In January 2019, the Maine Science Festival (MSF) commissioned Lucas Richman to craft a new musical work to serve as a catalyst for public awareness and community discussion regarding climate change in the Gulf of Maine and its destructive impact on the eastern seaboard of the United States. The Warming Sea, for women’s chorus, children’s chorus and orchestra, is the result of a rich collaboration between the scientific and artistic communities of Maine.
The fact is that the Gulf of Maine is warming faster than 99% of all the world’s oceans so Kate Dickerson, MSF Founder and Director, arranged a series of discussions between Mr. Richman, numerous scientists and town managers by which he might learn about their work as they focus on the ravages of climate change upon the environment. Multiple outreach visits were also made to middle school classes for the purposes of discussing climate science and the process of composing a new symphonic work. The prevailing message gleaned from these visits was that the students wished the piece might inspire hope for their generation and future generations. This understanding became the basis for the message sung by the children as an anthem in the final moments of the work: “Hope begins with Truth.”
In the work, the women’s chorus takes on the role of the mythological Sirens, luring unwitting sailors to their deaths on the rocks. In the context of The Warming Sea however, the Sirens sing as climate change deniers whose alluring messages of complacency ensure an ultimate doom to those who listen. The Sirens sing these words in Greek, the language of the myth’s origin, and, with a contrary polarization of the “Truth,” their melody is the direct pitch inversion of the children’s anthem.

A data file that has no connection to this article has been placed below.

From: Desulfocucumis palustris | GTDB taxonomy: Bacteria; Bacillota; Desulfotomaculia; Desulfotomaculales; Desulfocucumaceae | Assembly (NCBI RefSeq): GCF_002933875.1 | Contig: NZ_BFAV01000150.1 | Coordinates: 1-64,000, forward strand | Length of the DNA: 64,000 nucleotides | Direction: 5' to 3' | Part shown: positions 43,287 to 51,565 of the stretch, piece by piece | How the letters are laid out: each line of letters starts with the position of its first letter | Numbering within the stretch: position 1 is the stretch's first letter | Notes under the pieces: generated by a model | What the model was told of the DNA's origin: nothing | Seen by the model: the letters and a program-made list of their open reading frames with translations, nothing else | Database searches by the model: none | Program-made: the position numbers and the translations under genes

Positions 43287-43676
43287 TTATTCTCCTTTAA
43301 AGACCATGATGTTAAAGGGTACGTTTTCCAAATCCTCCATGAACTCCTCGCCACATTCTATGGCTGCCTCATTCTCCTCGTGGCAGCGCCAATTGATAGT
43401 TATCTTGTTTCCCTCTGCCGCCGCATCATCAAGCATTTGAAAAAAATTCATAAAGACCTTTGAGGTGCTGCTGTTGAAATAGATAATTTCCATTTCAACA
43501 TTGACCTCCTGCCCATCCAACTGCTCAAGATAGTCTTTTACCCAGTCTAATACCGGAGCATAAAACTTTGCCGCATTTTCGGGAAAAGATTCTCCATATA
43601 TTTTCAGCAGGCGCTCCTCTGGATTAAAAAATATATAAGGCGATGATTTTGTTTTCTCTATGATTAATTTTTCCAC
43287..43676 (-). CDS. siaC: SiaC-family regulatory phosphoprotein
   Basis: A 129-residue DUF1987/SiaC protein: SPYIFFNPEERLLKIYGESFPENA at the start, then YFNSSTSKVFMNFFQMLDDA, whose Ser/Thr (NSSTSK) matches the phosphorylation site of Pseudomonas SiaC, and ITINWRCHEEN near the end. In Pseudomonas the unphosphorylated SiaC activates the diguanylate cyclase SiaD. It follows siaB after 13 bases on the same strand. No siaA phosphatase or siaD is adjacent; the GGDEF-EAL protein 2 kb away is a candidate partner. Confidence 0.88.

The central section of the work is two hundred measures in length in recognition of the State of Maine’s Bicentennial celebration (2020). Every bar in this section represents a year of temperature variance in the Gulf of Maine (1820-2019) with the variances informing each measure’s pitch center. Certain historic events are illustrated musically in this progressive march of the years, including the introduction of the foghorn in 1859, 1938’s first peer-reviewed research paper on climate change and, as the music builds in volume and rhythmic speed, the advent of the present millennium. Blasting forward into 2020, all the musical elements come to a full collision of forces as clanging harbor bells foreshadow the children’s appeal for hope. Both choruses join together for the final message, peering into the future with uncertainty as the work concludes upon the same unresolved chord with which the piece begins.
The concluding anthem, “Hope Begins With Truth” for children’s chorus, women’s chorus and orchestra, charges today’s global population with the responsibility of enacting change based upon the undeniable truths presented in climate science in order for there to be hope for generations to come.
The world premiere (originally scheduled for March 23, 2020 but postponed due to the pandemic) took place on March 19, 2022.